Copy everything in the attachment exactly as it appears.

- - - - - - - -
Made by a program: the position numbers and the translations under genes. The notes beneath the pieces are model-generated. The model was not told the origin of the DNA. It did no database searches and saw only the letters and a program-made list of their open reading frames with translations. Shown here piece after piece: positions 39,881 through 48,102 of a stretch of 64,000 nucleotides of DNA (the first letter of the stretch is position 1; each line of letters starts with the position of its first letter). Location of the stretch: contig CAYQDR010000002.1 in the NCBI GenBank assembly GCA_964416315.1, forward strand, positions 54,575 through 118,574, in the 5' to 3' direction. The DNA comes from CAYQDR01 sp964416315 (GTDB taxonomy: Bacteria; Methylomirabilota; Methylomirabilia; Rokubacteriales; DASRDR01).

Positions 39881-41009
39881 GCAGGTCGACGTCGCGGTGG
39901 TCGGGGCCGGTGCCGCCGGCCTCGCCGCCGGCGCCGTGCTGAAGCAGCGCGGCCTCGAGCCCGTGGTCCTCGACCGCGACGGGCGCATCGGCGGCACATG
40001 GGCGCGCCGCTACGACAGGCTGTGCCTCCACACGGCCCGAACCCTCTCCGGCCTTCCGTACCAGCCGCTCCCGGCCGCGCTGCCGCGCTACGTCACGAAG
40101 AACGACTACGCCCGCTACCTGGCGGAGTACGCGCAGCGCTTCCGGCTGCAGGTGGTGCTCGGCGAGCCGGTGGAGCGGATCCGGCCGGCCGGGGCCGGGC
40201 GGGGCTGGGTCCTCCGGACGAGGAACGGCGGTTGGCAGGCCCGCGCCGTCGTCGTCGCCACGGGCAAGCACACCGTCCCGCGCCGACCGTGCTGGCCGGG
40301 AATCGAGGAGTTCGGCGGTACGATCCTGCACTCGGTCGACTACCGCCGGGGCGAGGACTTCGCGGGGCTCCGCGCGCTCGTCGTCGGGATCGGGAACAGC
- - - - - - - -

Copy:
Made by a program: the position numbers and the translations under genes. The notes beneath the pieces are model-generated. The model was not told the origin of the DNA. It did no database searches and saw only the letters and a program-made list of their open reading frames with translations. Shown here piece after piece: positions 39,881 through 48,102 of a stretch of 64,000 nucleotides of DNA (the first letter of the stretch is position 1; each line of letters starts with the position of its first letter). Location of the stretch: contig CAYQDR010000002.1 in the NCBI GenBank assembly GCA_964416315.1, forward strand, positions 54,575 through 118,574, in the 5' to 3' direction. The DNA comes from CAYQDR01 sp964416315 (GTDB taxonomy: Bacteria; Methylomirabilota; Methylomirabilia; Rokubacteriales; DASRDR01).

Positions 39881-41009
39881 GCAGGTCGACGTCGCGGTGG
39901 TCGGGGCCGGTGCCGCCGGCCTCGCCGCCGGCGCCGTGCTGAAGCAGCGCGGCCTCGAGCCCGTGGTCCTCGACCGCGACGGGCGCATCGGCGGCACATG
40001 GGCGCGCCGCTACGACAGGCTGTGCCTCCACACGGCCCGAACCCTCTCCGGCCTTCCGTACCAGCCGCTCCCGGCCGCGCTGCCGCGCTACGTCACGAAG
40101 AACGACTACGCCCGCTACCTGGCGGAGTACGCGCAGCGCTTCCGGCTGCAGGTGGTGCTCGGCGAGCCGGTGGAGCGGATCCGGCCGGCCGGGGCCGGGC
40201 GGGGCTGGGTCCTCCGGACGAGGAACGGCGGTTGGCAGGCCCGCGCCGTCGTCGTCGCCACGGGCAAGCACACCGTCCCGCGCCGACCGTGCTGGCCGGG
40301 AATCGAGGAGTTCGGCGGTACGATCCTGCACTCGGTCGACTACCGCCGGGGCGAGGACTTCGCGGGGCTCCGCGCGCTCGTCGTCGGGATCGGGAACAGC